Size And Distribution Of Market Benefits From Adopting Biotech Crops
AbstractThis study estimates the total benefit arising from the adoption of agricultural biotechnology in one year (1997) and its distribution among key stakeholders along the production and marketing chain. The analysis focuses on three biotech crops: herbicide-tolerant soybeans, insect-resistant (Bt) cotton, and herbicide-tolerant cotton. Adoption of these crops resulted in estimated market benefits of $212.5-$300.7 million for Bt cotton, $231.8 million for herbicide-tolerant cotton, and $307.5 million for herbicide-tolerant soybeans. These benefits accounted for small shares of crop production value, ranging from 2 percent to 5 percent. U.S. farmers captured a much larger share (about a third) of the benefits for Bt cotton than with herbicide-tolerant soybeans (20 percent) and herbicide-tolerant cotton (4 percent). Innovators' share ranged from 30 percent for Bt cotton to 68 percent for herbicide-tolerant soybeans. For herbicide-tolerant cotton, U.S. consumers and the rest of the world (including both producers and consumers) received the bulk of the estimated benefits in 1997. Estimated benefits and their distribution depend on the specification of the analytical framework, supply and demand elasticity assumptions, the inclusion of market and nonmarket benefits, crops considered, and year-specific factors (such as weather and pest infestation levels).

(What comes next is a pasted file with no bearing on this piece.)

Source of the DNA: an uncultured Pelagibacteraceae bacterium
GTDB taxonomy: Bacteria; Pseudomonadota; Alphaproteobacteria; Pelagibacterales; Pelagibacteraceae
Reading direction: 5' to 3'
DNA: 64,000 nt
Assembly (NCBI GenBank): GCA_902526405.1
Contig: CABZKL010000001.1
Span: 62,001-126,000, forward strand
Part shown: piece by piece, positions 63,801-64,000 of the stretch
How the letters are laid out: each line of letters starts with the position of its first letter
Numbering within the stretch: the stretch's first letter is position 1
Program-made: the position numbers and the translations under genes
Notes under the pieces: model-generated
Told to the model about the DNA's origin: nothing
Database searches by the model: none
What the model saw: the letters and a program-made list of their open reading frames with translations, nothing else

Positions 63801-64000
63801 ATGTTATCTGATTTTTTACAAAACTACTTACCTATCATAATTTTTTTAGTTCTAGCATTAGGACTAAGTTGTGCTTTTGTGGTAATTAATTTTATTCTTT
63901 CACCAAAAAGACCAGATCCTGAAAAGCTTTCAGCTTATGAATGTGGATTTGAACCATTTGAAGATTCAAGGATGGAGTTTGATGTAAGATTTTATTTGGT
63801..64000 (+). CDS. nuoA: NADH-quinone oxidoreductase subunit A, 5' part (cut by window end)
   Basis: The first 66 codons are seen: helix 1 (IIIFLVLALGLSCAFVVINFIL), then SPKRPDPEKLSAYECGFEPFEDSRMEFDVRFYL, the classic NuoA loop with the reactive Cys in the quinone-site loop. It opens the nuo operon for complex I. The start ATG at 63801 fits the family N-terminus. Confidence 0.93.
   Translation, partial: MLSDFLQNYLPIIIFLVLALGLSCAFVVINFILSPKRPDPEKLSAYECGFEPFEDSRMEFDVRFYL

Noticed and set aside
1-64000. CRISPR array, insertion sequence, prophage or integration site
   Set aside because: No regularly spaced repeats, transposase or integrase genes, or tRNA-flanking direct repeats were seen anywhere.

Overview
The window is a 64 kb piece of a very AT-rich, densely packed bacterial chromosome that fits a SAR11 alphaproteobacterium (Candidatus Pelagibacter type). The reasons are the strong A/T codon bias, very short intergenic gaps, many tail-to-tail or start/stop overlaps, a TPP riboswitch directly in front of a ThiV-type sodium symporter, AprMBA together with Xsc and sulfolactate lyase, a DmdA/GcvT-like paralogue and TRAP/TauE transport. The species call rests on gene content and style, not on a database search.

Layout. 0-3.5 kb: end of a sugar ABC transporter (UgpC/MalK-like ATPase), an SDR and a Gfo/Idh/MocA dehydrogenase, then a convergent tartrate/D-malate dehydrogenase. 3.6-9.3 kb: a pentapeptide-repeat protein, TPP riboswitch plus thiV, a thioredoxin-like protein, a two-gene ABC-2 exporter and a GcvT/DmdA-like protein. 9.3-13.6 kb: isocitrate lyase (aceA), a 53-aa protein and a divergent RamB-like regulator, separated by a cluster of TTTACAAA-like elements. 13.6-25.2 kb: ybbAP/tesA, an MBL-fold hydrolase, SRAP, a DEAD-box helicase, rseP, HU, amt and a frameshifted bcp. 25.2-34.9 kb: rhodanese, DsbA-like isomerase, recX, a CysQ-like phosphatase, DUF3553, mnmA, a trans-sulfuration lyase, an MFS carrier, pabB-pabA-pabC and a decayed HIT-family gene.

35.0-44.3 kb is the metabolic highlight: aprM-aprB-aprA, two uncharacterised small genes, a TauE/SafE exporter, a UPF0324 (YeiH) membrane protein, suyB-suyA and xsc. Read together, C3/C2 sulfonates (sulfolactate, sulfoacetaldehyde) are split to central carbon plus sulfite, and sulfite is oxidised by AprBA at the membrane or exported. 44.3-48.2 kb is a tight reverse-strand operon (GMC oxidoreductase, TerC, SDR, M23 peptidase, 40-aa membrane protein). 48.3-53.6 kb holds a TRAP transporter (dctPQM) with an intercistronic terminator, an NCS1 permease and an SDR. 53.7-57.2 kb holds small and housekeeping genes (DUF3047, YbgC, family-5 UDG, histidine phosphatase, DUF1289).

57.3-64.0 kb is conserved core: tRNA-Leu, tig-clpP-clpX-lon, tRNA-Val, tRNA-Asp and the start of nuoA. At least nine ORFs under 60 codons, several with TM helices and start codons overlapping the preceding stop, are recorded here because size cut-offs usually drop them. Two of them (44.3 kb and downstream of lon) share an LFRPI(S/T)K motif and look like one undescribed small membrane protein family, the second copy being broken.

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Bibliographic InfoPaper provided by United States Department of Agriculture, Economic Research Service in its series Technical Bulletins with number 33562.
Date of creation: 2003
Date of revision:
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Agricultural biotechnology; distribution of benefits; Bt cotton; herbicide-tolerant cotton; herbicide-tolerant soybeans; Crop Production/Industries; Research and Development/Tech Change/Emerging Technologies;
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